The word “integrity” has two meanings. The first is the quality of having good values and morals. The second is the quality of being whole and uncompromised. My friend Tom Coburn, who died this past weekend, embodied both.
Tom was a good senator and a good congressman — and a good physician and a good husband and friend — because he was a good man. Every facet of his life was defined by his integrity.
In my years in politics, I never met anyone who took his oath of office more seriously than Tom Coburn. To Tom, the oath wasn’t a bunch of ceremonial words you say before you get on with the real work of politics. He understood that obedience to the oath is the real work of politics.
According to the oath, a public official’s first duty is neither to his party nor to his ideology, nor even to his constituents. His oath is to the Constitution itself: its institutions, its rules, its principles.
In Washington, this approach to politics made Tom a curiosity, even a nuisance. It never occurred to the party leaders he so often rankled that the real problem might not be him, but them.
Some of his detractors — pork-barrel politicians and their K Street funders, mostly — nicknamed him “Dr. No.” But they misunderstood. Elected officials who take their oaths of office seriously — left, right, and middle — have to vote no, and often, because the Swamp has so warped federal policy and institutions. During Tom’s tenure in Congress, saying yes to the oath of office meant saying no to Washington.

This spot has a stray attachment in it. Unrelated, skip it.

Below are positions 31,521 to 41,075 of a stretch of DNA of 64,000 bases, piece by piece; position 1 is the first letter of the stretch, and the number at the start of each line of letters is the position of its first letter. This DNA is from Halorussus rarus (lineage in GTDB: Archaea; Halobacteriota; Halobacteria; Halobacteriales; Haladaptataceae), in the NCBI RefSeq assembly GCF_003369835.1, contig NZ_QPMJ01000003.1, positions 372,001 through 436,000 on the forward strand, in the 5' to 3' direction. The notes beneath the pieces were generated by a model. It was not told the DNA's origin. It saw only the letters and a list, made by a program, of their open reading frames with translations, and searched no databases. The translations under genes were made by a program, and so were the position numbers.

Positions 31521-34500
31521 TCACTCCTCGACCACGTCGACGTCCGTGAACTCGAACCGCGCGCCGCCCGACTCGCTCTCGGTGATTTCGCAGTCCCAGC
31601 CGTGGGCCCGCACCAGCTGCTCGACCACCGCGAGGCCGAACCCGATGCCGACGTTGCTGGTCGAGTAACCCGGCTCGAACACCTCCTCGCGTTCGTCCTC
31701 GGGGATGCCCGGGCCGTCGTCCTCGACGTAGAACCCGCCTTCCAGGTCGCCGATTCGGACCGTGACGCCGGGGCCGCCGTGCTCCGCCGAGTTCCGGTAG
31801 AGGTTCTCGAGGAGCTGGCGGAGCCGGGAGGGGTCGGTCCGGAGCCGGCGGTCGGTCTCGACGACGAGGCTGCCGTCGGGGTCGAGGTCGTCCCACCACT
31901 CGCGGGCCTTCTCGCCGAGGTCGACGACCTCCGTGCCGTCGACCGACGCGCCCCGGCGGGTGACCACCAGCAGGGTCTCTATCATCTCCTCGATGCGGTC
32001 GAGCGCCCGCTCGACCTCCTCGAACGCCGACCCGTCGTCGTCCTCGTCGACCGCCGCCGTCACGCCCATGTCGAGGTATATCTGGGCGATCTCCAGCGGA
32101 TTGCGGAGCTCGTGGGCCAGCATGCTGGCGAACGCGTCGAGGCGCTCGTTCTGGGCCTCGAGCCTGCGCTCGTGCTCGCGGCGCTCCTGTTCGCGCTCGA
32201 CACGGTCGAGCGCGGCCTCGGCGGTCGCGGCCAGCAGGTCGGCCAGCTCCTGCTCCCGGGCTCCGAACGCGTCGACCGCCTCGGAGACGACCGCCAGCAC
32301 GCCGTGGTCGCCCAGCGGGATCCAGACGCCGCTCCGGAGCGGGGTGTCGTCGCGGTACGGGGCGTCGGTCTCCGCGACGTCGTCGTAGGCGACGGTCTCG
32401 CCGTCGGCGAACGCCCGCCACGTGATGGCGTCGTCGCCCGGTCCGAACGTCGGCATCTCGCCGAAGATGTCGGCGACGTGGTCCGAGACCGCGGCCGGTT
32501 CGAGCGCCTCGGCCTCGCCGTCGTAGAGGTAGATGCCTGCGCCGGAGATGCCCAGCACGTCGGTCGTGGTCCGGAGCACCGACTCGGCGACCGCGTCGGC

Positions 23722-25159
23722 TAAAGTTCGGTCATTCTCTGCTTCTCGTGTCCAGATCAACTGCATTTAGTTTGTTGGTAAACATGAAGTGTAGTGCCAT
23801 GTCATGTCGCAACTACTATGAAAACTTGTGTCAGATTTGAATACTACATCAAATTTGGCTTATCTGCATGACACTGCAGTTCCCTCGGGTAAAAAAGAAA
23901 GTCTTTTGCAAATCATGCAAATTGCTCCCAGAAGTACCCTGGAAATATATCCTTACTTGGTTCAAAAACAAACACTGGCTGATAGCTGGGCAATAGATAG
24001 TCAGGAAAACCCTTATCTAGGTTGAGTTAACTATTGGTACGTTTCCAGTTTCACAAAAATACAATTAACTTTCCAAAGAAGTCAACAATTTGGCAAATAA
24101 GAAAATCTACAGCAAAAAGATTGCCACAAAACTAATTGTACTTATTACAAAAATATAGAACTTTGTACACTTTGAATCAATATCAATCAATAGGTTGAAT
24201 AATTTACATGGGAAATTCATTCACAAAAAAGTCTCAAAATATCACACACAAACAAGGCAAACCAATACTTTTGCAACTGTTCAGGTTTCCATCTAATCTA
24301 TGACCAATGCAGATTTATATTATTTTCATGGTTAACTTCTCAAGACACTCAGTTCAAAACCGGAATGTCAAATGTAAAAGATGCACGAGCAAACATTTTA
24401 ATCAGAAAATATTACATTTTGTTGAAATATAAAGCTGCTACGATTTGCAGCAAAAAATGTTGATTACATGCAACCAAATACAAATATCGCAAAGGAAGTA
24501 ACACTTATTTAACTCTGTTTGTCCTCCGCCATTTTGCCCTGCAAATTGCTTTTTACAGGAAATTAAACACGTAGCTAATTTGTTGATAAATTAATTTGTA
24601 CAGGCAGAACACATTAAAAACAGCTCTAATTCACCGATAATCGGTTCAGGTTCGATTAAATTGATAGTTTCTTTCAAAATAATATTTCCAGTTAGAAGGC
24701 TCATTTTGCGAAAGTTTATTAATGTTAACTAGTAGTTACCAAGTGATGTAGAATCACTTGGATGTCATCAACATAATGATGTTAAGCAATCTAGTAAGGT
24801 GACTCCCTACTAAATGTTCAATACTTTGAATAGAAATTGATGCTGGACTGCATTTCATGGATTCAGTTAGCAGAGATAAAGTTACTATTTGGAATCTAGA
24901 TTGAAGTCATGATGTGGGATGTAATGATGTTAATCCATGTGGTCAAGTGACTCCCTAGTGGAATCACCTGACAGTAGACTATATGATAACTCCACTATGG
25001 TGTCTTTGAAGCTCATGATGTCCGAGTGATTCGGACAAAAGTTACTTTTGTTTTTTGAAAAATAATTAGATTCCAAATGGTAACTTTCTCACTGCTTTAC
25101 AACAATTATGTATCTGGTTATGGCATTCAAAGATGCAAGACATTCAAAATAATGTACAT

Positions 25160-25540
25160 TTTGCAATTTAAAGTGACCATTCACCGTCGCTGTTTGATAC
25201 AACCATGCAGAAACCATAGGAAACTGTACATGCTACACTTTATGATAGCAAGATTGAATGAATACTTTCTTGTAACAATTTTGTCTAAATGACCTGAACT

When Tom first raised red flags about Congress’s addiction to earmarks — special spending provisions inserted into legislation at the explicit direction of individual members — leaders in both parties, to say nothing of the media, laughed at him.
He didn’t mind. Tom Coburn understood that for outsiders, to win the fight, you first had to win the argument.
Year after year, bill after bill, he showed that earmarks were corrupt and corrupting. They warped Congress and empowered insiders and influence-peddlers at the expense of the public. Projects such as the notorious “Bridge to Nowhere” not only wasted a lot of money; they also covered up even more, because once members got their own personal teaspoon of Swamp water into a bill, party leaders became free to pour in gallons more without losing any votes. Every year, he and his staff put out an exhaustive report on dumb, abusive programs — the annual Waste Book.
Soon after Tom won the argument, he won the fight. Congress banned earmarks, in large part because of the grit and intelligence of one man.
And what a man.
For as great as Tom Coburn’s legacy was as a legislator, even that was dwarfed by his legacy as a person. When the Ethics Committee told Congressman and then Senator Coburn that conflict-of-interest rules prevented him from continuing with his obstetrics practice, he started seeing his patients free of charge. During his long career as a physician, Dr. Tom Coburn delivered more than 4,000 babies. He served countless of those and other kids as a regular Sunday-school teacher at his church.
Tom Coburn’s life is a testament to the power of personal integrity, and his integrity was as fixed as the North Star because it was built on his faith in Jesus. Tom was a great example to me as a legislator, but an even better example of how to be a cheerful warrior while sharing the love of Jesus. He changed Washington, and made the world a better place, through the simple but extremely difficult work of being a good man. And I’m quite sure he recently heard the words from his savior, “Well done, good and faithful servant.”